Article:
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The Wharton Academic Research Building, located at the intersection of 37th and Spruce streets is expected to be completed by the end of August 2020. 

Credit: Son Nguyen

Students living in the Quad say they are frustrated by the disturbances caused by construction taking place across the street, complaining about early-morning noise and restricted walkways.

The Wharton Academic Research Building, located at the intersection of 37th and Spruce streets, has been under construction since spring 2018 and is expected to be completed by the end of August 2020. 

Residents of Fisher-Hassenfeld College House and Ware College House, however, said the construction is too loud and wakes students up early in the morning.

In an email sent to Quad residents on Aug. 22, the day following move-in, Senior Residential Services Manager Nayadis Couce wrote, “The typical hours of the project are 7 a.m. to 3:30 p.m., with noisy work starting after 8 a.m.”

Phoebe Lapinski, a resident of Ware and College freshman, said she is woken up every morning around 8 a.m. by the construction. 

“There’s lots of drilling, jackhammering, anything of that sort, and so I’m always woken up by the noise,” Lapinski said.

The construction has also frustrated students outside of noise concerns by restricting sidewalks and public pathways.

College freshman Juliette Morfin said that while the noise isn’t too bothersome, the construction makes it difficult for her to maneuver her bike around campus without being late to class.

"I park my bike near 37th and Spruce, so instead of having this wide pathway where I could walk my bike down until I get on Spruce, I have to weave through this little tiny path and bring my bike down steps," Morfin said.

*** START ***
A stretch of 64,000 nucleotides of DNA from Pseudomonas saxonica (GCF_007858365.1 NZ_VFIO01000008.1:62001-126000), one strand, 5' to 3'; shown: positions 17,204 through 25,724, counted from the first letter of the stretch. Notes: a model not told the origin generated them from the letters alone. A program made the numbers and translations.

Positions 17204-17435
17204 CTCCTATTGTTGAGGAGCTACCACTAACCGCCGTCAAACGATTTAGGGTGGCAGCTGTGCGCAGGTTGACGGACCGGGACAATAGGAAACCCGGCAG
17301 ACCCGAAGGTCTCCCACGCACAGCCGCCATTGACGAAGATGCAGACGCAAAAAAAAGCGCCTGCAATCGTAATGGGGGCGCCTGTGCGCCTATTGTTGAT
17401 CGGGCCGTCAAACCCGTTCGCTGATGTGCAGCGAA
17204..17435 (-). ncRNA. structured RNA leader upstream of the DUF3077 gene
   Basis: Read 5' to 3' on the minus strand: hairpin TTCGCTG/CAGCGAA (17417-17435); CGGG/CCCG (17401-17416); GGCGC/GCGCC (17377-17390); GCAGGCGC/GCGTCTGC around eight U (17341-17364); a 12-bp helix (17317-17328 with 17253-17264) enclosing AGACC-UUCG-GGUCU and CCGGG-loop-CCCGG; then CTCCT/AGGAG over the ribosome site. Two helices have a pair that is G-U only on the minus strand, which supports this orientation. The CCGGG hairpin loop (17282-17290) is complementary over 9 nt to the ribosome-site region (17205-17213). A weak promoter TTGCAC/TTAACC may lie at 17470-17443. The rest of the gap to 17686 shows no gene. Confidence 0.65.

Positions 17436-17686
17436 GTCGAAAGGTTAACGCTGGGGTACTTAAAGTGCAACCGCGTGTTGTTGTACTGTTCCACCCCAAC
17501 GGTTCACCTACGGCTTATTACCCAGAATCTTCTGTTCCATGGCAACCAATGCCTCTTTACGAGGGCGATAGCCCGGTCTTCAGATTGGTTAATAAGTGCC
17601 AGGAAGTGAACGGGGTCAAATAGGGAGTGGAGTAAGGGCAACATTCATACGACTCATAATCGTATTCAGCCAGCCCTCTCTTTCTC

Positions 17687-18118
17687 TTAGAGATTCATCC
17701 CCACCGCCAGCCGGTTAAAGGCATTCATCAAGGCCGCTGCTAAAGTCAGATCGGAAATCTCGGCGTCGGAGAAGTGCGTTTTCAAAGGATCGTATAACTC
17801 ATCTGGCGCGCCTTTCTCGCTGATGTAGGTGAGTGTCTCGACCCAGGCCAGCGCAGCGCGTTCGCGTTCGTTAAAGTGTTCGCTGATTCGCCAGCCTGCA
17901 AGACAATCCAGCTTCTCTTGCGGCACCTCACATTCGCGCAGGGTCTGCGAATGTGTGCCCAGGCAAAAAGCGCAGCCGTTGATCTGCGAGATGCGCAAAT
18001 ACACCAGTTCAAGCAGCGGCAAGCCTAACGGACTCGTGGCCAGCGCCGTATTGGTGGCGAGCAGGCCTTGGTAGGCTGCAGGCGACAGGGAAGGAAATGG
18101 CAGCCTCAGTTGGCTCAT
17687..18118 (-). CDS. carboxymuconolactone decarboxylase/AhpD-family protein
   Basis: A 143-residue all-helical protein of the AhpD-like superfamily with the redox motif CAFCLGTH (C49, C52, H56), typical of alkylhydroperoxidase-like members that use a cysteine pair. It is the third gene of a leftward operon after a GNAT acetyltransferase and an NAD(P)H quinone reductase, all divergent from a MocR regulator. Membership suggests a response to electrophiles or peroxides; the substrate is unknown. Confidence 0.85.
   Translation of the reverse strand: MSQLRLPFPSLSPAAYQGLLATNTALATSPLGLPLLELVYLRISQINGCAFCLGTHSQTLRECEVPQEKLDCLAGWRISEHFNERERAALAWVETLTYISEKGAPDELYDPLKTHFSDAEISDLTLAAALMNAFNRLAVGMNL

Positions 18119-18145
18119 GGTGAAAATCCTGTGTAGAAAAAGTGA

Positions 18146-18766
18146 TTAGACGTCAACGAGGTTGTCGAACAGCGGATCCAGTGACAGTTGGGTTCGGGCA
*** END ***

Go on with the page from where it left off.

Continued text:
In recent days, this pathway has gotten even smaller, forcing students to walk up several steps to avoid construction in front of Vance Hall.

Mike Dausch, executive director of design and construction for Facilities & Real Estate Services, said he does not consider the current construction to be particularly disruptive. The current work includes the installation of the exterior facade of the building, Dausch said.

Dausch explained that construction goals are balanced with student concerns, particularly by attempting to complete most of the loudest work over the summer. 

“During the academic year construction activities are delayed until 7 a.m., and as much as possible when loud work is necessary, the contractors attempt to delay that until 8 a.m.,” Dausch said.

On Nov. 22, construction days were extended from just the workweek to include Saturdays, according to an email sent to residents of Ware and Fisher by Residential Services.

College freshman Karlei Kongsiri, who lives in Fisher-Hassenfeld, is also bothered by the construction noise, but said she feels powerless to do anything to prevent it.

"I heard that there was another construction thing and someone complained about it and their complaints got turned down, so I figured that the same would happen," Kongsiri said, referring to complaints surrounding the construction of New College House West.

"It wakes me up every morning," Kongsiri said, which leads to her taking naps to catch up on lost rest.

Neither Residential Services nor FRES said they have received any formal complaints regarding noise coming from the construction of the Wharton Academic Research Building.

Going forward, Dausch said the amount of noise is expected to decrease as the building becomes more enclosed, the exterior of the structure is completed, and work moves to the interior.

The Wharton Academic Research building is one of many new projects that are meant to pop up on campus within the next three years. The building will include classrooms, group study rooms, research centers, and shared conference rooms.